David Koch was an amazing man and a powerful force in the community. His unconventional political views supported smaller government and lower taxes, gay rights and same-sex marriage, a woman’s right to choose (abortion), and stem-cell research. He opposed the war on drugs and the war in Iraq, the Affordable Care Act, and the Consumer Protection Act, and did not believe in the dangers of global warming.
In his heart, he was a lover of the arts and culture and contributed mass amounts to historically significant institutions of culture and the arts right here in NYC. And because of his personal struggle with cancer, David Koch contributed over $200 million towards prostate cancer treatments and research and funded countless medical causes. Here are just a select few of his sizable contributions, according to Wikipedia:
- At New York’s Lincoln Center for the Performing Arts, home to the NYC Ballet and the NYC Opera, Koch pledged $100 million over 10 years for huge renovation plans that result in the theater being renamed the David H. Koch Theater.
- Additionally, Koch gave $10 million to renovate the fountains outside the Metropolitan Museum of Art, where he was also elected to the Board of Trustees.
- Was a member of the Board of Trustees at the American Ballet Theatre for 25 years, contributing more than $6 million to the theater.
- A $20 million dollar gift to the American Museum of Natural History and $15 million to the National Museum of Natural History.
- From 1982 – 2013: $18.6 million went to the WGBH Educational Foundation, funding PBS shows like Nova
- The Smithsonian got $35 million more for the National Museum of Natural History.
- $10 million to Cold Spring Harbor Laboratory for cancer research, etc.
- From 1998 – 2012, David Koch gave at least $395 million to medical research causes and institutions.
- And let’s not forget the first $15 million, then another $100 million to New York-Presbyterian Hospital, where he had occupied a seat on the Board of Trustees since 1987.
- Or the $41 million he gave to the Prostate Cancer Foundation, of which he was a member of the Board of Directors.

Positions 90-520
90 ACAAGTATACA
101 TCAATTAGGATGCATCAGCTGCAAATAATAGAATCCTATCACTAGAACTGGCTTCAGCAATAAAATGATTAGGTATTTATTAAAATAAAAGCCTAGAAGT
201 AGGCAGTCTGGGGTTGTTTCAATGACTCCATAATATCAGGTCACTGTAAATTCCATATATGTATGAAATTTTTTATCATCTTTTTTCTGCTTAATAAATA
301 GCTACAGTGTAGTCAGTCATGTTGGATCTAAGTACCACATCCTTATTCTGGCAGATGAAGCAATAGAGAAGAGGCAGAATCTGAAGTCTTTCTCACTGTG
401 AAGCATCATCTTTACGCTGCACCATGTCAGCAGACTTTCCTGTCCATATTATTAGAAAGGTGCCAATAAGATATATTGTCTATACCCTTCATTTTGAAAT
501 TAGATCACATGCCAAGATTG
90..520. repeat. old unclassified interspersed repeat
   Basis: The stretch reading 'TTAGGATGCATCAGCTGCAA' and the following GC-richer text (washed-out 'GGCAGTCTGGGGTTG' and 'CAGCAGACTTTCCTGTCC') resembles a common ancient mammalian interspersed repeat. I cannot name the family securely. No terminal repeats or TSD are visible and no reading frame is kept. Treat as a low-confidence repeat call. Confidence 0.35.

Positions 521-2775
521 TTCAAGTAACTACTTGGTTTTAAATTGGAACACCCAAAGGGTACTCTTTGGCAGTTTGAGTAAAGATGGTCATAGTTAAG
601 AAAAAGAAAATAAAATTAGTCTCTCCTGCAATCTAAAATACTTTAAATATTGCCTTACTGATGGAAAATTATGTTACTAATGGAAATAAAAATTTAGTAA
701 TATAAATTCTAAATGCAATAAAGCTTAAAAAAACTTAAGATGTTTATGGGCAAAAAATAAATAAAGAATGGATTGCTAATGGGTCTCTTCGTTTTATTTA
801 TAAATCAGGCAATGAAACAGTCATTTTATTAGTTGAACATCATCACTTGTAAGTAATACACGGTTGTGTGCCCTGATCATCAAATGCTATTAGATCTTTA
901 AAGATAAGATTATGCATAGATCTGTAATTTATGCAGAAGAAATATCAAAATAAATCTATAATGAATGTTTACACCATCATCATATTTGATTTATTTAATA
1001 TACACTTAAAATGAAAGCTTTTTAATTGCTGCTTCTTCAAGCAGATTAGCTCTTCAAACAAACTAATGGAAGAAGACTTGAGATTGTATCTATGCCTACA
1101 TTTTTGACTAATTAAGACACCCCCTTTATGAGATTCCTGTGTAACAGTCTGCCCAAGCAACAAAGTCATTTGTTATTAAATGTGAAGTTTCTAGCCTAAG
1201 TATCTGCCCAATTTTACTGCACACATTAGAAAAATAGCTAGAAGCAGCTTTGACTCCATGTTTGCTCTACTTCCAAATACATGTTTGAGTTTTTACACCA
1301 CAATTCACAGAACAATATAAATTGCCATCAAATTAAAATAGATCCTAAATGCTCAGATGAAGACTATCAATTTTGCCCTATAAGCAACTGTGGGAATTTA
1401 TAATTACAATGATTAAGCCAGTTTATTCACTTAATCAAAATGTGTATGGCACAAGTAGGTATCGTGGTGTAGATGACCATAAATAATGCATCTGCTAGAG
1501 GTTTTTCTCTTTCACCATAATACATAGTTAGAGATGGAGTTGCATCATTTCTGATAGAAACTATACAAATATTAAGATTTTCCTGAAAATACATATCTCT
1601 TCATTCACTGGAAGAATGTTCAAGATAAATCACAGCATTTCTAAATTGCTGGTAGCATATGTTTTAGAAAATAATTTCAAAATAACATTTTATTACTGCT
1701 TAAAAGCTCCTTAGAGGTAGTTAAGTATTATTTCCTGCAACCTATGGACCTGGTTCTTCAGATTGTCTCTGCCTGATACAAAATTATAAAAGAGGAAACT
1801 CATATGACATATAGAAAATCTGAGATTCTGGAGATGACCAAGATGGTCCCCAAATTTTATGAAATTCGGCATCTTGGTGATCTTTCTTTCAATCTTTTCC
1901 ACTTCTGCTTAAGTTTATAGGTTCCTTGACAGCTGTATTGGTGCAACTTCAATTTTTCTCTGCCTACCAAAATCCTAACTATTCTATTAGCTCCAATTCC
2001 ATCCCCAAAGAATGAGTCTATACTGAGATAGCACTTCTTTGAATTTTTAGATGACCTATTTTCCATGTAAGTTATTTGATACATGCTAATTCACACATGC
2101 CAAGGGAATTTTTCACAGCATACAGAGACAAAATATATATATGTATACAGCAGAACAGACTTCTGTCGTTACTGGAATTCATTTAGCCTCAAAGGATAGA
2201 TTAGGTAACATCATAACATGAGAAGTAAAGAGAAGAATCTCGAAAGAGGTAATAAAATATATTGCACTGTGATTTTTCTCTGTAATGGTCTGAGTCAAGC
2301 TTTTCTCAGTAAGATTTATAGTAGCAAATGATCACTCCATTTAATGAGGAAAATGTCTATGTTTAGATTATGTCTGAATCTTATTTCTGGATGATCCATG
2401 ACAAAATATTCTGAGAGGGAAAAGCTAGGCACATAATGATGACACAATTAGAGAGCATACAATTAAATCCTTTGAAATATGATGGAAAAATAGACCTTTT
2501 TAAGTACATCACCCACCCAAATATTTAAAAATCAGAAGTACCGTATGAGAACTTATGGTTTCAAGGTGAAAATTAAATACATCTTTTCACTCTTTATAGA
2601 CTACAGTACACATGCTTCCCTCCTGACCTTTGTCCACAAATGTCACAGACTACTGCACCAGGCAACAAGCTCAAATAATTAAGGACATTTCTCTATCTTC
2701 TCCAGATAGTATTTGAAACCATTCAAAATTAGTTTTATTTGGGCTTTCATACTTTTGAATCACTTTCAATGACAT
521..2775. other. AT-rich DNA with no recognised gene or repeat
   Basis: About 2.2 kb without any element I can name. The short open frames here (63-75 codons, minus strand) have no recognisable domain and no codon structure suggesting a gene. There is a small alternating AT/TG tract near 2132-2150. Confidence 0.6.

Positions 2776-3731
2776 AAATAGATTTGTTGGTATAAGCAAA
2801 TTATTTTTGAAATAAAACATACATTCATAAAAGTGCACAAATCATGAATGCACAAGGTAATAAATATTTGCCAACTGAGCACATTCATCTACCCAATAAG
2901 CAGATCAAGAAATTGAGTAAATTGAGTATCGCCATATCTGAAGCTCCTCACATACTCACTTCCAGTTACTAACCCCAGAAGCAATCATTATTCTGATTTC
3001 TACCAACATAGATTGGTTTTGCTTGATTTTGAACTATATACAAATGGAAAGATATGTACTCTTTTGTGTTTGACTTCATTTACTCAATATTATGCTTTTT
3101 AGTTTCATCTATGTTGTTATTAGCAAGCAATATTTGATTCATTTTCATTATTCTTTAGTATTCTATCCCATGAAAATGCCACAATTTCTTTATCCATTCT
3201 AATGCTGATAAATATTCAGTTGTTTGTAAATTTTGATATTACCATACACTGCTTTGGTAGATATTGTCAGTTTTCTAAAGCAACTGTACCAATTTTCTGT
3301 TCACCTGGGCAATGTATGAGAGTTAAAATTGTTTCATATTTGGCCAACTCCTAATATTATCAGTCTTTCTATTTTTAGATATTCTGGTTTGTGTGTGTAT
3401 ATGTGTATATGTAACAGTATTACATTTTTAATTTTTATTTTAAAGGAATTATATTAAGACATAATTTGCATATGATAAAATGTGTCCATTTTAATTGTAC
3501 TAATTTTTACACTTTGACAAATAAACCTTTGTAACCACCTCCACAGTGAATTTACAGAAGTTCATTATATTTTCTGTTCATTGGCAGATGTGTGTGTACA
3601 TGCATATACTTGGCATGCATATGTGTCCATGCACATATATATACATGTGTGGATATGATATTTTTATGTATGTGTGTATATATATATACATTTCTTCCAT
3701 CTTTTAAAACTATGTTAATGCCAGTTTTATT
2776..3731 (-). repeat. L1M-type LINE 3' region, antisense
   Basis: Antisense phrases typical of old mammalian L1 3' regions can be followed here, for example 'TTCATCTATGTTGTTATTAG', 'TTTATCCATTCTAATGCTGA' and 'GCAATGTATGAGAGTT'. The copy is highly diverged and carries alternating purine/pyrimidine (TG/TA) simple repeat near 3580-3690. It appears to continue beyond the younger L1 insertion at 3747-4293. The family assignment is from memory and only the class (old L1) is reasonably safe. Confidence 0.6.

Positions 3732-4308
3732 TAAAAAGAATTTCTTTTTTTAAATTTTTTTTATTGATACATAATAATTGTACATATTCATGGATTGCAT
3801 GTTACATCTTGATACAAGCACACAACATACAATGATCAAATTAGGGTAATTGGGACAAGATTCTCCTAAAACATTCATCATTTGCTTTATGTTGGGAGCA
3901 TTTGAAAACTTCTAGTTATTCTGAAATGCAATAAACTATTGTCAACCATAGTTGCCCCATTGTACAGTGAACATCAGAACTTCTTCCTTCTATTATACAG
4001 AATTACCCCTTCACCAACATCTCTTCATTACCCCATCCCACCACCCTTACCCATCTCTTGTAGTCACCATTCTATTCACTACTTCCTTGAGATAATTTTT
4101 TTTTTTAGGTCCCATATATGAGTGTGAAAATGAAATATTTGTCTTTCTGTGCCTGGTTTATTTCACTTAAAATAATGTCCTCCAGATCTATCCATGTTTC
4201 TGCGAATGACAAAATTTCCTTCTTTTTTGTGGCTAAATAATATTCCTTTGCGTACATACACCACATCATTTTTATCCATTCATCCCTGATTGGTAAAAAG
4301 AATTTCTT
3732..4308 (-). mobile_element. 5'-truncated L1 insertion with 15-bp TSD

- How about the $20 million to Johns Hopkins University for cancer research, or the $25 million to the Hospital for Special Surgery in New York City?
- We certainly don’t want to forget the $150 million to Memorial Sloan Kettering Cancer Center in NYC, to build a David H. Koch Cancer Center between East 73rd and East 74th Streets, overlooking FDR Drive.
These are just a few of the significant contributions chronicled. Indeed, the sheer amount of wealth David Koch gave away in his life was absolutely staggering; the man has had countless buildings, institutions, wings, and centers named after him as well. The prestige and class of this unique and privileged man is legendary.
With funds like Koch’s, he was able to also take hold of numerous real estate holdings, said to be estimated at least $143 million at the time of his death. Most notably was his residence at 740 Park Avenue in Manhattan, one of the most exclusive co-ops in the city. Koch lived in an 18-room duplex in the building he paid $18 million for in 2004.
Koch and his wife Julia (who met on a blind date in 1991 and have been married ever since) also purchased a $40.25 million townhome on the Upper East Side for ALL CASH.
Yes, you read that right.
Koch townhome on the UES
Originally they attempted to hide the transaction through a Delaware firm, but it soon came to light that they were the ones behind the purchase.
The couple has also lived at 1040 5th Ave, known as the Tennfort Corporation, in Jaqueline Kennedy Onassis’ old apartment, but moved out to 740 Park because they needed more space after their 3rd child was born.
Koch also had properties in Miami and Southhampton and while the Southhampton home is not on the market, one can move onto “Billionaire’s Lane” at 1100 Meadow Lane as there is currently undeveloped land for sale.
But no matter who will own Koch’s properties in the future, Koch will always be a large part of New York City, he was one of our own. David was a New Yorker at heart, he loved the City and considered it his home. Even though he’s gone now, he’ll not be soon forgotten.
(featured image adapted from Unsplash and “David Koch” by Gage Skidmore is licensed under CC BY-SA 2.0)
Rochelle Harris is a passionate writer originally from Phoenix, AZ. who credits her success to integrity and determination. She has a great sense of humor, loves music and her family, and writes fiction and poetry in her spare time. She is excited about the New York experience and lifestyle! Follow Rochelle on Twitter at @LinguisticAnRky or get in touch at [email protected]